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the Complete Review
the complete review - fiction



The Last of Philip Banter

by
John Franklin Bardin


general information | review summaries | our review | links | about the author

To purchase The Last of Philip Banter



Title: The Last of Philip Banter
Author: John Franklin Bardin
Genre: Novel
Written: 1947
Length: 206 pages
Availability: The Last of Philip Banter - US
The Last of Philip Banter - UK
Qui veut la peau de Philip Banter ? - France
Geständnis auf Raten - Deutschland

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Our Assessment:

B+ : a bit too much alcoholic excess and unclear memories, but a clever idea, and pretty well done

See our review for fuller assessment.




Review Summaries
Source Rating Date Reviewer
The NY Herald Trib Book Rev. . 16/2/1947 .
The NY Times Book Rev. . 30/3/1947 Isaac Anderson
San Francisco Chronicle . 2/3/1947 Anthony Boucher
Saturday Rev. of Lit. . 1/3/1947 .
TLS . 24/12/1976 Patricia Highsmith


  From the Reviews:
  • "After reading this story one comes to the conclusion that almost every person in it needs to be psychoanalyzed." - Isaac Anderson, The New York Times Book Review

Please note that these ratings solely represent the complete review's biased interpretation and subjective opinion of the actual reviews and do not claim to accurately reflect or represent the views of the reviewers. Similarly the illustrative quotes chosen here are merely those the complete review subjectively believes represent the tenor and judgment of the review as a whole. We acknowledge (and remind and warn you) that they may, in fact, be entirely unrepresentative of the actual reviews by any other measure.

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The complete review's Review:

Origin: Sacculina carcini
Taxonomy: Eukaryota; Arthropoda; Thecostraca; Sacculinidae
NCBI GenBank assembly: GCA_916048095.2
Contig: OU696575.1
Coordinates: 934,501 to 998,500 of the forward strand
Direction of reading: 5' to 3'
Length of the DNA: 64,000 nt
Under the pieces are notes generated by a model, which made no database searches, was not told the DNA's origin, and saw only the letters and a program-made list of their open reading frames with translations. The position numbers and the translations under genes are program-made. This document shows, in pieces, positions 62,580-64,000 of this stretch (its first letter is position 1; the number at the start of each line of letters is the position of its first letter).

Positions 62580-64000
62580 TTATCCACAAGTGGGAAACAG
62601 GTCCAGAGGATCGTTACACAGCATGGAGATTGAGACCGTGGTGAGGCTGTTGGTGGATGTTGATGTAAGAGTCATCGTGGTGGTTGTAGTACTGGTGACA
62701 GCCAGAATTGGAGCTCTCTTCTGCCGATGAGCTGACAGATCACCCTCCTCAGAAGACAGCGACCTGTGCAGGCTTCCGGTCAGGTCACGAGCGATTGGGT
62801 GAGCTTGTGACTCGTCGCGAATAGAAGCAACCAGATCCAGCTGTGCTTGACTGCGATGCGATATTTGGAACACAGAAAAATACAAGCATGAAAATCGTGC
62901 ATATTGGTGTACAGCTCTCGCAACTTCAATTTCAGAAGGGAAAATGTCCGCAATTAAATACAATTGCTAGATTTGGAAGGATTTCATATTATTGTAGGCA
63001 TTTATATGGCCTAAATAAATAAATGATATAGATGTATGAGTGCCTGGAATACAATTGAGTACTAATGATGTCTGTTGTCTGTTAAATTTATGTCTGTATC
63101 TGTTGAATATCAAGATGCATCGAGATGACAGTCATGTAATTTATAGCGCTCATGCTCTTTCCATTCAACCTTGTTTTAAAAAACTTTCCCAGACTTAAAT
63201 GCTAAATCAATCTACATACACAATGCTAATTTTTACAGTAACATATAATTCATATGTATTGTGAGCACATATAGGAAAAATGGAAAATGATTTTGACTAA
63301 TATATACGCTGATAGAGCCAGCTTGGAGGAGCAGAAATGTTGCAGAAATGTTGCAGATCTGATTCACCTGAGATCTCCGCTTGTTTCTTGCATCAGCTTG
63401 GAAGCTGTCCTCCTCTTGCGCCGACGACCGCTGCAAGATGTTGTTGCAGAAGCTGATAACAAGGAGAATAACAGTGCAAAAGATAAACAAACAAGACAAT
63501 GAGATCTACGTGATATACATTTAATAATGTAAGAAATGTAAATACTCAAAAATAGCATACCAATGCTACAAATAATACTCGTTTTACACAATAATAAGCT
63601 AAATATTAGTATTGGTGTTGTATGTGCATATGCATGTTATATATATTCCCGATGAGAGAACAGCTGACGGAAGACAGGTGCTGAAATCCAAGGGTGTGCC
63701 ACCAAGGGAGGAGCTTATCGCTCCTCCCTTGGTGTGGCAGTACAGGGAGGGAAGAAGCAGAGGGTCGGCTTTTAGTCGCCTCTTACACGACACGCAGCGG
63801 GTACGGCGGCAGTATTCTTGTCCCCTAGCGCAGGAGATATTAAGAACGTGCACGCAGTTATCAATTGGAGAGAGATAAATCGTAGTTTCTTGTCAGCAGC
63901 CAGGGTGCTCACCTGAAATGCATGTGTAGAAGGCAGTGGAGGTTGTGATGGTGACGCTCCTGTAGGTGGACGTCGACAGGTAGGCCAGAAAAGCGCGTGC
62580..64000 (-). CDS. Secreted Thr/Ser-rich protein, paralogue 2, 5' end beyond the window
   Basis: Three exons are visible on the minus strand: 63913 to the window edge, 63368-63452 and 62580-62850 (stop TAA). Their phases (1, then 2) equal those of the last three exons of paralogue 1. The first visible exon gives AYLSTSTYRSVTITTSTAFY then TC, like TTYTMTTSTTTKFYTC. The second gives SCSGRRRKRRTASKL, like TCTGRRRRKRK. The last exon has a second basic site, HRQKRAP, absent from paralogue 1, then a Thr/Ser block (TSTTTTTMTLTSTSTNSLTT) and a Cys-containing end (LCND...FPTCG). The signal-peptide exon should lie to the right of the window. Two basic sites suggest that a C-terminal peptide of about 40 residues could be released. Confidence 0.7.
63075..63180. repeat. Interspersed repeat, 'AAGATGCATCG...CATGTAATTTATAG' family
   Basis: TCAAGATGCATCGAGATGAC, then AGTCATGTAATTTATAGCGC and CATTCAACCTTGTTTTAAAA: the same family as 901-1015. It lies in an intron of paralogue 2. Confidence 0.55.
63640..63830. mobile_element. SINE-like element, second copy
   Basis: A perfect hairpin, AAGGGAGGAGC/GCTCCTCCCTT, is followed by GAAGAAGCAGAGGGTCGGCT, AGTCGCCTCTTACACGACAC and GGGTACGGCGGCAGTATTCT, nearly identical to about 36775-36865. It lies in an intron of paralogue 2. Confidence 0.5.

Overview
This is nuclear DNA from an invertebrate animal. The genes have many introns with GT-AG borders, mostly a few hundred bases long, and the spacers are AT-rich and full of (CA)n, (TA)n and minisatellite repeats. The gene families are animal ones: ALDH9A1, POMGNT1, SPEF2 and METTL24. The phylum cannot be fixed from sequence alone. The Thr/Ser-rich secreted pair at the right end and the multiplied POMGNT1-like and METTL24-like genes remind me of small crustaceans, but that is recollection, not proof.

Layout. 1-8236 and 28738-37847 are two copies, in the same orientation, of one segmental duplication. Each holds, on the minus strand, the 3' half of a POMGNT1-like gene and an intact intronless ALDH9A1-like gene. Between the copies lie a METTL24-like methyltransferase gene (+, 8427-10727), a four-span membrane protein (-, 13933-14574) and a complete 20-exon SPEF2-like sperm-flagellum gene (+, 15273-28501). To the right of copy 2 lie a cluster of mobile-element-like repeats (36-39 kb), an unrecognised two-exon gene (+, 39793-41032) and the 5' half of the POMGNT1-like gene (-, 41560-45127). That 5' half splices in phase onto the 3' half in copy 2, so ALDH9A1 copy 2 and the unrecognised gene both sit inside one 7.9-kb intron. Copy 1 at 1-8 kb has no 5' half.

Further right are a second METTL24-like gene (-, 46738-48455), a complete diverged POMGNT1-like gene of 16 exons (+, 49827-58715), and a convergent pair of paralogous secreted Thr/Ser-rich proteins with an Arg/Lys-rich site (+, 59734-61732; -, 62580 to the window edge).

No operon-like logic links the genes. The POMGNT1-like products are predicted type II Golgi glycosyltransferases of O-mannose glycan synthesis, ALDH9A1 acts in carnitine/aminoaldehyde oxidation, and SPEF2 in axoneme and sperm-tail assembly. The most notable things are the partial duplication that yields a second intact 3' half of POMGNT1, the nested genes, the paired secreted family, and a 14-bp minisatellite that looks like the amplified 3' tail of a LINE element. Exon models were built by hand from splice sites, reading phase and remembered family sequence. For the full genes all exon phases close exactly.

The Last of Philip Banter begins:

    'Philip Banter,' he said to himself, 'you are in a bad way.'
       He's not kidding. He's on his way to work in the morning, has no memory of exactly what happened to him the previous night (including why his wrist is bandaged), and has no better solution to his woes than to stop in a bar for a couple of shots of rye (though it's only 10 A.M.)
       Things are not helped when he finds a fifteen page manuscript on his desk when he finally does get to work, with his name and address on it, and the title 'Confession'. It's written in the first person, and it sounds like it was written by him: he writes about his wife Dorothy, and dinner with an old friend, Jeremy, and Jeremy's unnamed new girlfriend. In the confession Banter is the one to take his friend's girl home -- and he sleeps with her. Then:
    The manuscript ended there without reaching a conclusion. As if there would be more -- later.
       Troubling also is that it describes the events of the evening of Tuesday, December 1 -- but it's only Tuesday morning. It's even more troubling when he gets home (after losing yet another account at his father-in-law's ad agency -- and getting fired) when he finds that Jeremy and a friend of his are coming over to dinner that night .....